Atomic force microscopy

Atomic force microscopy (AFM) is a powerful technique that enables the imaging of almost any type of surface, including polymers, ceramics, composites, glass, and biological samples. AFM is used to measure and localize many different forces, including adhesion strength, magnetic forces, and mechanical properties. AFM consists of a sharp tip that is approximately 10 to 20 nm in diameter, which is attached to a cantilever. The response of the cantilever when interacting with a surface encodes different properties of the surface and this response is inherently non-linear. Multifrequency lock-in amplifier MLA-3 and the Multifrequency AFM kit can measure up to 32 harmonics of the non-linear response of the cantilever, enabling you to extract properties of the surface faster and with better sensitivity.

Characterising visco-elastic response
Atomic force microscopy
Challenge: A viscoelastic surface has a characteristic delay time between applied load and material response. When this delay time becomes longer than the period of cantilever oscillation, the force quadrature curves become hysteretic.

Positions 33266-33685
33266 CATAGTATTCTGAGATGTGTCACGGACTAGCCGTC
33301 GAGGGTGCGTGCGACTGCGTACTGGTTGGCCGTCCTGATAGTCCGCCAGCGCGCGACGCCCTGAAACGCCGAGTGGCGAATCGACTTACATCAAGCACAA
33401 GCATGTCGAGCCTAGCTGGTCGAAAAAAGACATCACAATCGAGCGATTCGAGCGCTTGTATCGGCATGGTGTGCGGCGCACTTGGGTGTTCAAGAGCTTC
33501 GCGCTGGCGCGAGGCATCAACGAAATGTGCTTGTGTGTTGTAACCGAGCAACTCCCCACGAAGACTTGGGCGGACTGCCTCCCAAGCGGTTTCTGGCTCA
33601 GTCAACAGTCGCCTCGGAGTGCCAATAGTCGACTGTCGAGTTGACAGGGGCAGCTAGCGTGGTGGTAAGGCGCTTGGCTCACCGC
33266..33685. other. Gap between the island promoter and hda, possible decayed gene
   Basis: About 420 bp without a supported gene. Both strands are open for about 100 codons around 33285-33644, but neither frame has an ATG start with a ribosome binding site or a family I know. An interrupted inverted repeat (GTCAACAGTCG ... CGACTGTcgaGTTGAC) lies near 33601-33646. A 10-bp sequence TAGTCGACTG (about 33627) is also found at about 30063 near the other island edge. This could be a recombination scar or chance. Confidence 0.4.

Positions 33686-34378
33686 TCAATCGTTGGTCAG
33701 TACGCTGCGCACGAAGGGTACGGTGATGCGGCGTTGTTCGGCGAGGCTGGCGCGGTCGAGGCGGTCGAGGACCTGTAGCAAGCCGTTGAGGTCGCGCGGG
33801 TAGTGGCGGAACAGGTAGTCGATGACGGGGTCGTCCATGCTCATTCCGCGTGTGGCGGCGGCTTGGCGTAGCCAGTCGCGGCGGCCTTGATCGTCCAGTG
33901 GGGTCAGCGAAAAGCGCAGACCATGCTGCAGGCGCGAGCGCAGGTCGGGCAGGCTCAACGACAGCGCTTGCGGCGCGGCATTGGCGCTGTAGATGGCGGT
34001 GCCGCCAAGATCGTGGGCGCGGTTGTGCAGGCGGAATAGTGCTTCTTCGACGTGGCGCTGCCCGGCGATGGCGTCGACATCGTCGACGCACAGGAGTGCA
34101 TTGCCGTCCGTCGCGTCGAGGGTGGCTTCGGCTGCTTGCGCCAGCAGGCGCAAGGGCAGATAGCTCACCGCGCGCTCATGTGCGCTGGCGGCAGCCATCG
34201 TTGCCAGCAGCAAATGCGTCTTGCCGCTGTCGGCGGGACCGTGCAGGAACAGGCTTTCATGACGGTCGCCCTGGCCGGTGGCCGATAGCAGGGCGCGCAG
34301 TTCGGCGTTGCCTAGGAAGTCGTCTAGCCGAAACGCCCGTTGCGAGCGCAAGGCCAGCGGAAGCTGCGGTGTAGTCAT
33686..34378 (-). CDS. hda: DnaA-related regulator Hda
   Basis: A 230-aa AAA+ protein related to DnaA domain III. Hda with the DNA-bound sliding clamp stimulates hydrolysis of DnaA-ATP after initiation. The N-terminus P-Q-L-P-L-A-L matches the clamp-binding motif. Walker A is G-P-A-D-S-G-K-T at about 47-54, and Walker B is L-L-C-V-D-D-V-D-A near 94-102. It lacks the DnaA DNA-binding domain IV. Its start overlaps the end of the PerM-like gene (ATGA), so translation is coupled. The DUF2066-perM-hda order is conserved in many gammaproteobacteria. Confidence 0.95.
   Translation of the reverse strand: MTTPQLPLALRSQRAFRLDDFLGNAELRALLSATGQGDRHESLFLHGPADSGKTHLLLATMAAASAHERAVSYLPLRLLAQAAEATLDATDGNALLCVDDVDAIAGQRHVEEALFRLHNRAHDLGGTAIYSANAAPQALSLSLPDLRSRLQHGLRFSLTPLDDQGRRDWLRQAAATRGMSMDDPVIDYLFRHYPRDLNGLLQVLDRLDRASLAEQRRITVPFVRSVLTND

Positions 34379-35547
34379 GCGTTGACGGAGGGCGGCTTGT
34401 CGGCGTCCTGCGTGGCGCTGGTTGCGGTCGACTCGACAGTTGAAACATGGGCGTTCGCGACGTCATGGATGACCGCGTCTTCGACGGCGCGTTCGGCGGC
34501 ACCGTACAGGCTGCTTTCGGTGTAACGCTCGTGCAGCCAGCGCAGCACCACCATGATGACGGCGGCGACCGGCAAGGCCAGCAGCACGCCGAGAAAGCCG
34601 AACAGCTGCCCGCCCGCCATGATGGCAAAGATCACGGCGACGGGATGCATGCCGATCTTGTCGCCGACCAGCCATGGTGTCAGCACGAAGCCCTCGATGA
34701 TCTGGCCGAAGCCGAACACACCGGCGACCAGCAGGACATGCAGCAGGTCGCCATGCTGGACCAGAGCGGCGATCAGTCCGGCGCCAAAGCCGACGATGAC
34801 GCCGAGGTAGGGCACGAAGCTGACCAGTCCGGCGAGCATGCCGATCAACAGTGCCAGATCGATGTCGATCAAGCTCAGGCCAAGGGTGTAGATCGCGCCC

Solution: Using the Multifrequency AFM kit and a moving surface model one can extract the characteristic time constants for tip penetration in to the surface, and relaxation of the free surface.

User: Per-Anders Thorén, PhD student at KTH, Sweden
Machine learning the mechanical response
Atomic force microscopy
Challenge: Intermodulation AFM can measure 60 amplitude and phase images, in one scan at normal speed (2 min. for 256 x 256 pixels) gathering information about the surface. Each pixel represents a single point in an abstract 60-dimensional feature space.

Solution: Machine learning attempts to group or cluster the pixels in this space. The ImAFM Software Suite comes with functionality for k-means clustering. Other clustering algorithms are easily programmed using the scripting interface and the Python module scikit-learn.

User: Hailu G. Kassa, University of Mons - UMONS, Belgium